Gov. Scott promotes jobs during Collier tech center visit - PHOTOS

Governor Rick Scott, right, talks with (from left) Stephen Ayala, of LaBelle, Jose Barrera, of Immokalee, and Nicholas Gamez, of Immokalee, all students in the heavy equipment mechanics program at the Immokalee Technical Center, on Friday morning. After talking with students working in the classroom, Scott outlined his seven initiative '2012 job creation and economic growth agenda,' to students, teachers, school district officials and the press. Tristan Spinsk/Staff

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Governor Rick Scott, right, talks with (from left) Stephen Ayala, of LaBelle, Jose Barrera, of Immokalee, and Nicholas Gamez, of Immokalee, all students in the heavy equipment mechanics program at the Immokalee Technical Center, on Friday morning. After talking with students working in the classroom, Scott outlined his seven initiative "2012 job creation and economic growth agenda," to students, teachers, school district officials and the press. Tristan Spinsk/Staff

Video from NBC-2

— As part of a statewide sales pitch for his new jobs agenda, Gov. Rick Scott toured the mechanics wing of a technical school in Immokalee on Friday and repeated calls for lower taxes, streamlined business permitting and job-focused education.

Flanked by a toolbox and an excavator engine, he delivered an abbreviated version of a seven-point plan he announced Wednesday at a precision metal and plastics company in Central Florida.

“How many of you want your taxes to go up?” he said to a classroom-full of heavy equipment mechanics students, educators and reporters at the Immokalee Technical Center. “Anybody voting for a tax increase? Most people aren’t.”

Although his speech met with mute reaction and hesitant applause from the audience here, several in attendance said they were pleased with the governor’s jobs message.

“Let’s face it, not everybody’s cut out for college,” said Todd Francis, a 39-year-old North Fort Myers resident and student at iTech, as the school is known. “I did a year and a half (at Cape Cod Community College), and it just wasn’t for me.”

So he enrolled in the two-year program here, learning how to work on massive construction equipment. The program is largely subsidized by private foundations, including Caterpillar, the heavy machine manufacturer, said iTech Principal Dorin L. Oxender.

A job-centric approach to education policy is welcome at iTech, where Francis said “99 percent of us feel completely confident we’re going to have jobs when we get out.”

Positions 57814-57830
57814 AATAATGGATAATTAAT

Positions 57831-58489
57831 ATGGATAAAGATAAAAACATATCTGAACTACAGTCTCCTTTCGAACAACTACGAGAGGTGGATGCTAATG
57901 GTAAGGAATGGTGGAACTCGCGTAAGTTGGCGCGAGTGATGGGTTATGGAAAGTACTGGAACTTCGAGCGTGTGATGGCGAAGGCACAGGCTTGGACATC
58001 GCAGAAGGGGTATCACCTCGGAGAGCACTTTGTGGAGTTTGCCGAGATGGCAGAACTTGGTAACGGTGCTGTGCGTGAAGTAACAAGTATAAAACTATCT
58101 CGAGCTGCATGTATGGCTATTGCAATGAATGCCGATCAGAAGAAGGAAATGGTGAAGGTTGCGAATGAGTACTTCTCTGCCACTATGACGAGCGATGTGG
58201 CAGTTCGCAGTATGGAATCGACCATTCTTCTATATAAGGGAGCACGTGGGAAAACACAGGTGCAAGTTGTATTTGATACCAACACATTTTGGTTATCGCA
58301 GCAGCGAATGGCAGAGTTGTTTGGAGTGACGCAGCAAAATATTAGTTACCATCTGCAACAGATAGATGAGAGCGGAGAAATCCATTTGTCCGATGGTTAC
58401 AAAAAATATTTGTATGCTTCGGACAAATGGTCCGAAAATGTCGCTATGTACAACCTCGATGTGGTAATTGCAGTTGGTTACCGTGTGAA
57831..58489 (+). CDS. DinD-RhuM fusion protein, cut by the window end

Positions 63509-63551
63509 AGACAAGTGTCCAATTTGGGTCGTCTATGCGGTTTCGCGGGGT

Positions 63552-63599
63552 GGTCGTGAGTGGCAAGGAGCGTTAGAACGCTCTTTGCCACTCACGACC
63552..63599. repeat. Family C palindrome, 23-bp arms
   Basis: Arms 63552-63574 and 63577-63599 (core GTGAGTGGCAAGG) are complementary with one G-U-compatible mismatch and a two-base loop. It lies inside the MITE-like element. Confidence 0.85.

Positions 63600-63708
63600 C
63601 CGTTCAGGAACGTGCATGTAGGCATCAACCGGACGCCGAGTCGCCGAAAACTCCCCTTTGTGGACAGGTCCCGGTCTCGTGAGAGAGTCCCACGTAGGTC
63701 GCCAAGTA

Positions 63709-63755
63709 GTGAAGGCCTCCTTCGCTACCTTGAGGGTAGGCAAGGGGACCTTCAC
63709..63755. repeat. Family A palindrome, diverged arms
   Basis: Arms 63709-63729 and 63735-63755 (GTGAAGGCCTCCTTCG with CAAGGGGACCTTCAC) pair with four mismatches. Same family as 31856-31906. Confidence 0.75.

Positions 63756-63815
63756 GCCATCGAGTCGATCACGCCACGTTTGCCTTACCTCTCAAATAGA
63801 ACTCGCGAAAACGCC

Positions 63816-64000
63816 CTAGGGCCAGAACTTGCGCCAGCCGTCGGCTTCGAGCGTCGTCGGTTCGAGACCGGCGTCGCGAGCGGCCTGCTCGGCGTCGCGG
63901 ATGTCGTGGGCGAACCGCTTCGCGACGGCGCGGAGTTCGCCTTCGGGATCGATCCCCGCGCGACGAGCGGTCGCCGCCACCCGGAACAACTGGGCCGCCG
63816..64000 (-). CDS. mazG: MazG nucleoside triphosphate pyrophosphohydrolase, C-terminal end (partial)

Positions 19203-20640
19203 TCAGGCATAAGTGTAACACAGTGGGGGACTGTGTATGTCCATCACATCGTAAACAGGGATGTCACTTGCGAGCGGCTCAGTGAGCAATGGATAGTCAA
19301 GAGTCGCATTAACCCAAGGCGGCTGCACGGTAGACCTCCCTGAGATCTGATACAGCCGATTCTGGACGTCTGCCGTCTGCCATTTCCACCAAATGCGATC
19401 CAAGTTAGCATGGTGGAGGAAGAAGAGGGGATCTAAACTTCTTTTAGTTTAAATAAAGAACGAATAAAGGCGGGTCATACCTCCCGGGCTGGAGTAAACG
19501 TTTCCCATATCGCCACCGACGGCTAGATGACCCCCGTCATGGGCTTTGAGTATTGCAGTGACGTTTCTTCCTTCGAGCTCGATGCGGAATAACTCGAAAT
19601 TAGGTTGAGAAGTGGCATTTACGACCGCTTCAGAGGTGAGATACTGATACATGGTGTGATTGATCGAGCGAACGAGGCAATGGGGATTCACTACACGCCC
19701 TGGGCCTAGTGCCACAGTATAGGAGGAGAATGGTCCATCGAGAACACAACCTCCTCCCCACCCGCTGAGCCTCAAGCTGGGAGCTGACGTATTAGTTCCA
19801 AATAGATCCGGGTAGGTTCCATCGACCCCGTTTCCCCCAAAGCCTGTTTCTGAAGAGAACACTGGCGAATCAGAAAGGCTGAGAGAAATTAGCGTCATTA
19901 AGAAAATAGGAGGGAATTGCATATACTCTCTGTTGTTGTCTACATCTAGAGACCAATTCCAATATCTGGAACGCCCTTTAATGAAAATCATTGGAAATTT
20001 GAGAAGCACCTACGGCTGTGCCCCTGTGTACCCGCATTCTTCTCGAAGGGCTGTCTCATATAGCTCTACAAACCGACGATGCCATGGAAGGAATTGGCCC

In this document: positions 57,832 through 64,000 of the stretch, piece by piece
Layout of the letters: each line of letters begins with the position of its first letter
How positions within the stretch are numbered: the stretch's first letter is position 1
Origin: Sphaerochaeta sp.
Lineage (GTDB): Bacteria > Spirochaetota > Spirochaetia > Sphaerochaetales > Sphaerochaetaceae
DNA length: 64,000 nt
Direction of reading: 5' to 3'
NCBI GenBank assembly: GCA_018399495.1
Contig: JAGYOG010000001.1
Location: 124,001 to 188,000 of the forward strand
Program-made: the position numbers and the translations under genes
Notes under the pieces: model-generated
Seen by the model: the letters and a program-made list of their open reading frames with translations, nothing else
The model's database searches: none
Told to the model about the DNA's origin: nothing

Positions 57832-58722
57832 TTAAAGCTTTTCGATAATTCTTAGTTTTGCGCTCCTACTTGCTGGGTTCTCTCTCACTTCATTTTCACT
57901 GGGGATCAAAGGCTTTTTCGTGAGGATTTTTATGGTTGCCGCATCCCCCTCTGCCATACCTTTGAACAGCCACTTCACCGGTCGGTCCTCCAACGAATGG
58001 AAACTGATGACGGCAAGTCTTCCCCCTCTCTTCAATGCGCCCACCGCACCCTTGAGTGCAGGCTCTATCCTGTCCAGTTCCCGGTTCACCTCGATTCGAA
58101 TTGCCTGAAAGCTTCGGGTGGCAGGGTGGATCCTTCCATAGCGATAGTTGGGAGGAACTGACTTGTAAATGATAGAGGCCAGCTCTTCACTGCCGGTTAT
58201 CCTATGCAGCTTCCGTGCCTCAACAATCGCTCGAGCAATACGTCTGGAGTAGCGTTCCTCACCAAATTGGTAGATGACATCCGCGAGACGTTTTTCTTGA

But Scott has not gained friends among liberal education groups and, in particular, anthropology professors, who have criticized him for using the discipline as an example of a degree taxpayers should not be funding.

Friday, Scott again brought up anthropology, but only in quiet conversation with a group of heavy equipment mechanics students.

“If we’re spending your tax dollars, I want to make sure everybody gets jobs,” he said in response to a reporter’s question. He added later, “A lot of times when you’re going through school, you don’t know where the opportunities are.”

He said he would nudge students toward degrees in science, technology, engineering and mathematics, the so-called STEM fields, by telling them what jobs are available and holding educators to standards.

“The STEM stuff is great for about 30 percent of the jobs we’re going to have, but we can’t forget the other 70 percent,” said Julie Sprague, board chair of the Collier County Public School District.

Some of the fields at iTech, including digital design, culinary arts and cosmetology, will not train students for the 120,000 new STEM jobs Scott says Florida will need through 2018.

“If you want to be an English major that’s great, you just have to understand what the job opportunities are,” Scott said.

Before the Immokalee stop, Scott made an impromptu visit to Ave Maria, the Ave Herald reported. He visited with schoolchildren at the Donahue Academy and met with Ave Maria University President Jim Towey.

It remains to be seen how the Republican-controlled Legislature will respond to Scott’s jobs agenda when the lawmaking session begins in January.

Some, including Sen. Don Gaetz, R-Nice­ville, are concerned about the governor’s call for lower business taxes, the St. Petersburg Times reported Thursday. He doubted Fortune 500 CEOs would decide “not to come to Florida because of our tax structure,” the newspaper reported Gaetz as saying.

But Sen. Garrett Richter, R-Naples, sides with Scott, saying that taxes, regulations and the ease of acquiring permits are all concerns for businesses. He said he would consider sponsoring parts of the governor’s plan.

“I am looking forward to being a small part of the process that continues the governor’s agenda,” Richter said.

Faced with a shortfall that could be as much as $2 billion next year, cutting taxes will almost guarantee cutting spending, just as it did earlier this year, when the Legislature did both.

“We had to find efficiencies, just like every family in Florida has done, they’ve had to find out how to spend their money smarter,” he said. “This year we’ll have to do the same thing. We’ll have to tighten our belts at the state level.”

Connect with Ben Wolford at http://www.naplesnews.com/staff/ben-wolford.

© 2011 marconews.com. All rights reserved. This material may not be published, broadcast, rewritten or redistributed.

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Comments » 1

Fossil writes:

Where are the jobs you promised? These fellows need work.

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